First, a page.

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Risks of E-Cigarette Use, Ingredients Highlighted

E-cogarette and refill

(Horst Winkler, Pixabay)

11 September 2017. Several sessions at a scientific meeting on respiratory diseases report on effects of electronic cigarettes on people’s health, including those who also smoke conventional cigarettes. The papers are scheduled to be delivered this week at the European Respiratory Society congress in Milan, Italy.

Electronic cigarettes are battery-powered nicotine delivery devices, that heat a liquid containing nicotine, moisturizing agents — propylene glycol or glycerol — and flavoring agents, as well as preservatives and artificial colorings. Makers of e-cigarettes often market the devices as safer alternatives to tobacco-burning cigarettes and sometimes as a technique to help tobacco smokers quit conventional cigarettes.

A team led by public health researcher Constantine Vardavas at American College of Greece in Athens analyzed the ingredients in e-cigarette liquid refills. The researchers looked at 122 of the most commonly sold refills in 9 European countries, using liquid and gas chromatography, forms of mass spectrometry.

The results show large percentages of the samples contain chemicals known to cause respiratory problems. Some 43 percent of the samples had menthol and 17 percent had ethyl vanillin, both classified as respiratory irritants, according to the UN’s Globally Harmonized System of Classification and Labelling of Chemicals. Plus, 26 percent of the samples contained methyl cyclopentanolone, considered a threat to cause asthma or allergy symptoms if inhaled. Other chemicals associated with these irritations or symptoms were found in 10 percent or less of the samples.

Researchers led by Magnus Lundbäck of Danderyd University Hospital, affiliated with Karolinska Institute in Stockholm, Sweden, studied effects of e-cigarette smoking on blood vessels and pressure with a group of 15 young, healthy volunteers. Participants in the study did not use e-cigarettes before and smoked less than 10 tobacco cigarettes a month.

The volunteers were asked to smoke e-cigarettes for 30 minutes, with the devices randomly assigned to deliver nicotine or only the flavored vapor. Participants then had their blood pressure and heart rate measured, as well as pulse wave velocity — an indicator of artery stiffness — immediately after the smoking session. The measures were repeated 2 and 4 hours later.

The results show participants using e-cigarettes with nicotine experienced a three-fold increase in artery stiffness, measured by pulse wave velocity, in the 30 minutes after using the devices, along with higher blood pressure and heart rate. Among volunteers using e-cigarettes without nicotine, however, artery stiffness and heart rate remained about the same as before.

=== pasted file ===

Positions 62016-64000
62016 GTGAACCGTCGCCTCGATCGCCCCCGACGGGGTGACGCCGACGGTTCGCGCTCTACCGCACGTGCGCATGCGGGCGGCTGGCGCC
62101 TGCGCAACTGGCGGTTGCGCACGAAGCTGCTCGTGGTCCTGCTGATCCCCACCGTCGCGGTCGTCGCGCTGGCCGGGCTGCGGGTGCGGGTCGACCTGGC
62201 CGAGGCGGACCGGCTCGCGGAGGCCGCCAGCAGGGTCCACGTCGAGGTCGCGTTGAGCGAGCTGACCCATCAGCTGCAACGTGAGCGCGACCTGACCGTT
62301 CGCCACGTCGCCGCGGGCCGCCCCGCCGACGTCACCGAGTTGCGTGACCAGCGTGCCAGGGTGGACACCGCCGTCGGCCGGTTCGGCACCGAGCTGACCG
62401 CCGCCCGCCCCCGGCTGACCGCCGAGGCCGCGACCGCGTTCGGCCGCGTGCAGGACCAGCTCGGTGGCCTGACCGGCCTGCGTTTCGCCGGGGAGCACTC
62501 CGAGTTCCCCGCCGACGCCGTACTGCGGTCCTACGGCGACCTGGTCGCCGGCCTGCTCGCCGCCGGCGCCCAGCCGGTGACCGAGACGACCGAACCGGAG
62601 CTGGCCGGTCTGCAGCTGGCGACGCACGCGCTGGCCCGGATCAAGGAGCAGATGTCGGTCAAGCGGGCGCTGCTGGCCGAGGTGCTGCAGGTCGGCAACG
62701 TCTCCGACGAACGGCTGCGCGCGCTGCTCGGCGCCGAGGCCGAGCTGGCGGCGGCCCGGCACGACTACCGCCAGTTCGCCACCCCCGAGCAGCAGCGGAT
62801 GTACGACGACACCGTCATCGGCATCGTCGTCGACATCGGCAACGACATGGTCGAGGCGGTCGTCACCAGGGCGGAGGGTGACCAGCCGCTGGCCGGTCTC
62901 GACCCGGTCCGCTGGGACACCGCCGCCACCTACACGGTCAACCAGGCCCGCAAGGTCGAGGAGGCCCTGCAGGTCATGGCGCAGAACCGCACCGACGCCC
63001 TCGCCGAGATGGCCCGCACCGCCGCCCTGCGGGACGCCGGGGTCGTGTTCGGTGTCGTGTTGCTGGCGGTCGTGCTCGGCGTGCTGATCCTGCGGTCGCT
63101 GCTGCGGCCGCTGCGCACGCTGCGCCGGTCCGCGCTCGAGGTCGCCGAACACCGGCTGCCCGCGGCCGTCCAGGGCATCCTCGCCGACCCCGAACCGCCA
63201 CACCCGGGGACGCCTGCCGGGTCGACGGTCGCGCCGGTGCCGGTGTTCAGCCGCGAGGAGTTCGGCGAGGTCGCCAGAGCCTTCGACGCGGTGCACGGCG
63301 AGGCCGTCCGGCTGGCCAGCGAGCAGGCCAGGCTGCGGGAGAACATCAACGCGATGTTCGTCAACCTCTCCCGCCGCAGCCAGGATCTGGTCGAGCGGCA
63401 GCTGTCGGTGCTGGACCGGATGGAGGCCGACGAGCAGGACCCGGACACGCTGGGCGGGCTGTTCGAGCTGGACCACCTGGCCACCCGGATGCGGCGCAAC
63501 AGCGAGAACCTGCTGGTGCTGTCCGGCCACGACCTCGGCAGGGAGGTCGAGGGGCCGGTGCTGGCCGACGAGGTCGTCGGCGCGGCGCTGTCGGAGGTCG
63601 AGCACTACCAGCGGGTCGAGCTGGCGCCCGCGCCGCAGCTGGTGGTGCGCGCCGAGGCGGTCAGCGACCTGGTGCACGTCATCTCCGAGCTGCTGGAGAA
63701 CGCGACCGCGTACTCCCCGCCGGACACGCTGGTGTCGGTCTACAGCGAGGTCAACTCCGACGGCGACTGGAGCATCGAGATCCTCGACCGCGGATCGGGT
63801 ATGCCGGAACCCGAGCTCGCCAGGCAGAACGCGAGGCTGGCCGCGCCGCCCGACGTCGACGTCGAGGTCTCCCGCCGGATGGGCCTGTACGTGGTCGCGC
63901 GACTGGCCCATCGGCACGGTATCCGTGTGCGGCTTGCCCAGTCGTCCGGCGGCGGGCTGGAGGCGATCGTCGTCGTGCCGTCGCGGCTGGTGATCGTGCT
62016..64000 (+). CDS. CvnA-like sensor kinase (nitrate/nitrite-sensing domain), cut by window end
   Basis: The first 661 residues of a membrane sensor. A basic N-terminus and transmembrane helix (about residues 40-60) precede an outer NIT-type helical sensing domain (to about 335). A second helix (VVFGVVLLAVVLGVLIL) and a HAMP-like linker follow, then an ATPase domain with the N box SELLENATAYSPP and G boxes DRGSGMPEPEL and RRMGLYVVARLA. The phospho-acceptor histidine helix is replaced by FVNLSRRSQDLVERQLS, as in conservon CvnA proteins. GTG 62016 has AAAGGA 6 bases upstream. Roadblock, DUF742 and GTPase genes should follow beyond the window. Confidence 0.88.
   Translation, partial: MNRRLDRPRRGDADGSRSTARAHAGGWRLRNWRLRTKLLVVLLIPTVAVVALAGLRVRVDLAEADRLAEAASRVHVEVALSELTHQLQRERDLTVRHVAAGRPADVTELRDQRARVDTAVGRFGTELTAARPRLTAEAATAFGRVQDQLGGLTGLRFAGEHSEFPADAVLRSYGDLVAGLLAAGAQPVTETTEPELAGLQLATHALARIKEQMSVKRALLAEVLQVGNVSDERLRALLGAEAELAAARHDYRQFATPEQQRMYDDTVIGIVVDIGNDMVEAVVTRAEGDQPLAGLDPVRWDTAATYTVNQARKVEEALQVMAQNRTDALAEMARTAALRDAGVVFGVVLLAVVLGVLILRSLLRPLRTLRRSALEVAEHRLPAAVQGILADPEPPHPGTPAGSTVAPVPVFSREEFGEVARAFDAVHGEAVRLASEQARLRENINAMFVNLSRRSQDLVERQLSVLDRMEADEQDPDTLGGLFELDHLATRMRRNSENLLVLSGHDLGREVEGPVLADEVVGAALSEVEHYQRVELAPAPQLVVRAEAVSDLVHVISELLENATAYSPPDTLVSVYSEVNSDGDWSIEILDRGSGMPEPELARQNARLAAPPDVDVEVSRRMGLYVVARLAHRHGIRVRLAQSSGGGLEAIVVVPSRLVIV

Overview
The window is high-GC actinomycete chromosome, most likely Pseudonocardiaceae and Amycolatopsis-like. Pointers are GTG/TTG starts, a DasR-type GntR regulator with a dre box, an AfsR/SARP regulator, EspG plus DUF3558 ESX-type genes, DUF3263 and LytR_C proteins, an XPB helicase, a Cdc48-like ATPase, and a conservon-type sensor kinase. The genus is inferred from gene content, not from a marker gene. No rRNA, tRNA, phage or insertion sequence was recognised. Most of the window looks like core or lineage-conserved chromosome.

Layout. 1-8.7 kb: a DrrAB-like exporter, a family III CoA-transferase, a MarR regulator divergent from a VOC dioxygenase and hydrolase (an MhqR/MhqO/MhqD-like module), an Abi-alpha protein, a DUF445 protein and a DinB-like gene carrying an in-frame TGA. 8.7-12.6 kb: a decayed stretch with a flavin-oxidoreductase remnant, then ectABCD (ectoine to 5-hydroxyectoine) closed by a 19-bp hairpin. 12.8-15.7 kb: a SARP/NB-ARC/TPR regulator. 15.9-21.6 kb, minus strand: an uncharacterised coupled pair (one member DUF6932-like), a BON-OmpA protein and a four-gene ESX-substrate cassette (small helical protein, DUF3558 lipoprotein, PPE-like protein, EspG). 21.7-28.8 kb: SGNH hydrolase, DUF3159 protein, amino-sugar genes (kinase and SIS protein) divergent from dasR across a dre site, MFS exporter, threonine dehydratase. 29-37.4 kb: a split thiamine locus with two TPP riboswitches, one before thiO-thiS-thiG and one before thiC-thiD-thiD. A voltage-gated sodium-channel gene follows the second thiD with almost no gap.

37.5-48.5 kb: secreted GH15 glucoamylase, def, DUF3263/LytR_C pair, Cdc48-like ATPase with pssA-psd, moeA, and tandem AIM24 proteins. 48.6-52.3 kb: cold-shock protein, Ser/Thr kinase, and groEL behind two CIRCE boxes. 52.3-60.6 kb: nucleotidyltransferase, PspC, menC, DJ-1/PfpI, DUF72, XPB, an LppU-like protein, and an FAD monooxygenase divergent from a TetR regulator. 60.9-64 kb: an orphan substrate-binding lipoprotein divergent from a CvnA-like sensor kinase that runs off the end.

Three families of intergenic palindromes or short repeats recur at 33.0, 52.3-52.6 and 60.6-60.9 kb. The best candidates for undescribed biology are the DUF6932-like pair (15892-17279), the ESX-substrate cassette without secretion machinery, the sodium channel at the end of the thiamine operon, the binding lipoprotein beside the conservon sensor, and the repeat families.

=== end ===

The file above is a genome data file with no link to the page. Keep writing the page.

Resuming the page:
Linnéa Hedman, a public health researcher at Umeå University in Sweden, and colleagues studied results of two health surveys conducted in Sweden, with more than 30,200 respondents. The team analyzed results of non-smokers, compared to 12 percent of the samples who smoked conventional cigarettes, 2 percent who used e-cigarettes, and 1.2 percent who both smoked tobacco cigarettes and used e-cigarettes.

These users of both forms of cigarettes represent about 10 percent of tobacco smokers. However, only about 1 percent each of former or non-smokers used e-cigarettes. “One argument for e-cigarettes,” says Hedman in an ERS statement, “is that they could help smokers to quit, but our study does not support this argument. If that was the case, e-cigarette use would have been most common among former smokers.”

In addition, more than half (56%) of dual-users reported respiratory problems, such as wheezing or chronic coughing, compared to about 46 percent who smoked cigarettes, one-third (34%) of e-cigarette users, and a quarter (26%) of non-users of either cigarette forms.

“It is very important that the results of this and other studies reach the general public and the health care professionals working in preventive health care, for example in smoking cessation,” notes Lundbäck in a separate ERS statement. “E-cigarette users should be aware of the potential dangers of this product, so that they can decide whether to continue or quit based on scientific facts.”

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